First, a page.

The Falcon 9 rocket soars through the sky, sending 23 Starlink V2 Mini satellites into low Earth orbit. It was the 18th launch and landing of the booster, tail number 1058. Image: Michael Cain SpaceX broke another flight record Friday night, launching 23 more Starlink satellites on the Falcon 9 booster on its 18th flight.
The Starlink 6-26 mission launched from Space Launch Complex 40 (SLC-40) at the Cape Canaveral Space Force Station at 8:37 p.m. EDT (November 4 at 0037 UTC). It sent 23 Starlink V2 Mini satellites into low Earth orbit, bringing the total to 2023. the number of Starlink satellites launched will increase to 1,711.
The booster for this mission, tail number B1058, is the oldest Falcon 9 booster currently flying. It flew for the first time in 2020. on May 30, launching former NASA astronauts Bob Behnken and Doug Hurley to the International Space Station on the Demo-2 mission. It was the first flight of a commercial crew program with astronauts. Since then, SpaceX has flown seven crewed rotation missions to the orbital outpost, in addition to two private astronaut missions.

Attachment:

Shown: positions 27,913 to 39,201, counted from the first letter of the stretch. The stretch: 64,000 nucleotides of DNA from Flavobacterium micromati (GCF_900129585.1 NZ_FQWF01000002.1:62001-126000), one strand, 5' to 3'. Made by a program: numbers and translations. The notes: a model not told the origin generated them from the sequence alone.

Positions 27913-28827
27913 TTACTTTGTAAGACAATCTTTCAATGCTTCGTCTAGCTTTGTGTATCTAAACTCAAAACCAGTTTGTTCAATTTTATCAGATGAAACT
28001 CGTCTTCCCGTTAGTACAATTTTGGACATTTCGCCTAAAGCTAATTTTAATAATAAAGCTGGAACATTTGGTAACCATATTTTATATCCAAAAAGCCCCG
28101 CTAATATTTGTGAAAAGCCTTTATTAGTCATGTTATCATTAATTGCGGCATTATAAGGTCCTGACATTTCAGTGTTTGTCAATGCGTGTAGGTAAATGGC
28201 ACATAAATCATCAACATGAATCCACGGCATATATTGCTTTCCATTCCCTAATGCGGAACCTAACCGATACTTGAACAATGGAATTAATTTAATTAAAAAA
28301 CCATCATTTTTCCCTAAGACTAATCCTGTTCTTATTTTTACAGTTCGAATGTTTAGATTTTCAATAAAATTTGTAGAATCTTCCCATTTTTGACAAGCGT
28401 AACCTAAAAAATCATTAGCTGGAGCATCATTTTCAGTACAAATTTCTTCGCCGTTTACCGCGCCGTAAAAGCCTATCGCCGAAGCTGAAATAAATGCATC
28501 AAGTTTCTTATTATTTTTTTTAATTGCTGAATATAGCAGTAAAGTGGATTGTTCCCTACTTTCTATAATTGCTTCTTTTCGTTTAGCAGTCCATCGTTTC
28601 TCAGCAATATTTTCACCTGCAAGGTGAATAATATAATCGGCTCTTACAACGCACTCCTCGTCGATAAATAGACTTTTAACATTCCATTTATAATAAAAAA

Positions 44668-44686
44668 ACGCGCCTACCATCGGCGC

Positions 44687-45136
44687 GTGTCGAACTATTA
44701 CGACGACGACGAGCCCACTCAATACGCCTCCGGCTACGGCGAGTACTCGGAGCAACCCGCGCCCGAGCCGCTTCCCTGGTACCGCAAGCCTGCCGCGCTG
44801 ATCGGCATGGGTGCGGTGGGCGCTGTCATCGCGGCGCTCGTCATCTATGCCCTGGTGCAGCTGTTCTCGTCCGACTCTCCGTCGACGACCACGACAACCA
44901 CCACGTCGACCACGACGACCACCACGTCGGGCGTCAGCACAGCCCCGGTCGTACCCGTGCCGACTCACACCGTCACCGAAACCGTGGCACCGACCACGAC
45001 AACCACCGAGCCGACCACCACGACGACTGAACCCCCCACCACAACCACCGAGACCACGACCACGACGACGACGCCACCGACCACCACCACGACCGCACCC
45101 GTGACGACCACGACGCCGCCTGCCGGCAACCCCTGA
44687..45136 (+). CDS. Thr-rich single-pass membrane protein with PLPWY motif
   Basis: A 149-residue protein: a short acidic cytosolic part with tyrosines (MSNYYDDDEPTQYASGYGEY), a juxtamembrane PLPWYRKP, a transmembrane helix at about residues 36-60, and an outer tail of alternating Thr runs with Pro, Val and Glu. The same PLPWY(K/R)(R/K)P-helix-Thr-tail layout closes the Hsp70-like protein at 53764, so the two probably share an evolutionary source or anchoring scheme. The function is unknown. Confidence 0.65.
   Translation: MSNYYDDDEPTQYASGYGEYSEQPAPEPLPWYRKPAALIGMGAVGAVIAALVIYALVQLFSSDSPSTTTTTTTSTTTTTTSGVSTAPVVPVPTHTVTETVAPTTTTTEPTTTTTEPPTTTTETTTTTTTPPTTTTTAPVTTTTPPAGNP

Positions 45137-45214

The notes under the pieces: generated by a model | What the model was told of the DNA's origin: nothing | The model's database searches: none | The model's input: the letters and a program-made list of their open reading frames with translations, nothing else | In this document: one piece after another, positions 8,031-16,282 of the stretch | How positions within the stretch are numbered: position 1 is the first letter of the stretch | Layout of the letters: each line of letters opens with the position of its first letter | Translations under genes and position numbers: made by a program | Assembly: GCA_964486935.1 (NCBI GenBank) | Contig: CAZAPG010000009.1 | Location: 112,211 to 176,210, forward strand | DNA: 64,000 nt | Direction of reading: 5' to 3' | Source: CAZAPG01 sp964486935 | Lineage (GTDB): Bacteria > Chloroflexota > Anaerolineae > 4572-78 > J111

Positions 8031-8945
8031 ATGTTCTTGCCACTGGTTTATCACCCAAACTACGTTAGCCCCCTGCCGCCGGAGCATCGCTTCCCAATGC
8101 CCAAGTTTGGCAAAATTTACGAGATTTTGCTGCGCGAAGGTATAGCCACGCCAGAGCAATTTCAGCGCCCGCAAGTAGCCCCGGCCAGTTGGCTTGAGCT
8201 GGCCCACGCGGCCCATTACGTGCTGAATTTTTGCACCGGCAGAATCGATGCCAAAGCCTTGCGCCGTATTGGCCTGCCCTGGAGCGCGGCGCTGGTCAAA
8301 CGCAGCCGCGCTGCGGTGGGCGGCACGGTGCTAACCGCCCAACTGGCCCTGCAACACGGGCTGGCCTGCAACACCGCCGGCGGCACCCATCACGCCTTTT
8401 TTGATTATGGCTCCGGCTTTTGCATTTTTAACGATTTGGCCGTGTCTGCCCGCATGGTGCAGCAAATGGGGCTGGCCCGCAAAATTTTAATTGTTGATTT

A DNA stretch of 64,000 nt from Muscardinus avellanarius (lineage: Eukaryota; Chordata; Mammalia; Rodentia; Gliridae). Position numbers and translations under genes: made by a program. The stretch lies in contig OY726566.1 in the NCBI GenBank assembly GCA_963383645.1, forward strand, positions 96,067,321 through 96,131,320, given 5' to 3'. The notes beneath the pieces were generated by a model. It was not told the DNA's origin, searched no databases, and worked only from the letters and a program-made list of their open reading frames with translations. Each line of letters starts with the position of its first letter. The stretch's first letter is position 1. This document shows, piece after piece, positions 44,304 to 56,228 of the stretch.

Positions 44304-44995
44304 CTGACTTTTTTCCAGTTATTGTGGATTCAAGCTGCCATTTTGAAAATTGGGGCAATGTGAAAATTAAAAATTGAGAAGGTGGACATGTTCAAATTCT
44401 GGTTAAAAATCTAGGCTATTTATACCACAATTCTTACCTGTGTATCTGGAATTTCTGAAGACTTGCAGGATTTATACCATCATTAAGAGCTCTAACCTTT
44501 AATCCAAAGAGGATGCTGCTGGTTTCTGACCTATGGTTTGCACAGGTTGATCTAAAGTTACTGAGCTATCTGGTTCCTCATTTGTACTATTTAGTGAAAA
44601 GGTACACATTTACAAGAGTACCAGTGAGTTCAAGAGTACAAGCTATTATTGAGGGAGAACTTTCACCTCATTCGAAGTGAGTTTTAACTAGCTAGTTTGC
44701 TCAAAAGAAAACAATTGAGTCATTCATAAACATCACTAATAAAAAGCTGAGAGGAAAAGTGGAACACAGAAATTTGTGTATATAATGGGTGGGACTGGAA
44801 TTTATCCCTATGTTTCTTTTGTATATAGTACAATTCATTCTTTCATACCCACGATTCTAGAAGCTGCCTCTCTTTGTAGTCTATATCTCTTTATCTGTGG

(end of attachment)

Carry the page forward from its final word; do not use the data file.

After liftoff, the booster landed on the Gravitas Lack drone ship about eight and a half minutes later.
The Falcon 9 rocket that will launch the Demo-2 mission is emblazoned with NASA’s “worm” logo, which was retired from official use in 1992. Credits: SpaceX As SpaceX continues to work to add Dragon capabilities to SLC-40 with a new crew access tower, Friday night’s mission will be the company’s 152nd orbital launch since it began using the launch pad. This will be the 207th total launch from this site.
While SpaceX launched its 52nd Starlink launch this year, it is also pursuing another mission at NASA’s Kennedy Space Center’s Launch Complex 39A. On Thursday, NASA announced another two-day slide to launch. This is the third time the mission has been delayed due to a problem with one of the Cargo Dragon’s flying Draco propellers. The launch was previously scheduled for November 3, 5 and 7.
“During the initial propellant load in preparation for the CRS-29 mission, the teams encountered a leak of NTO (nitrogen tetroxide oxidizer) in the Draco thrust valve, which required a standard procedure to halt the operation to fix the problem,” NASA said in a statement. statement. “The team checked the valve and the relevant data and decided to change the actuation.
SpaceX’s 29th mission for the Commercial Resupply Services program is currently scheduled for November 9. 8:28 p.m. EST (November 10 at 0128 UTC).
Mission patch of the SpaceX CRS-29 mission to the International Space Station. Image: SpaceX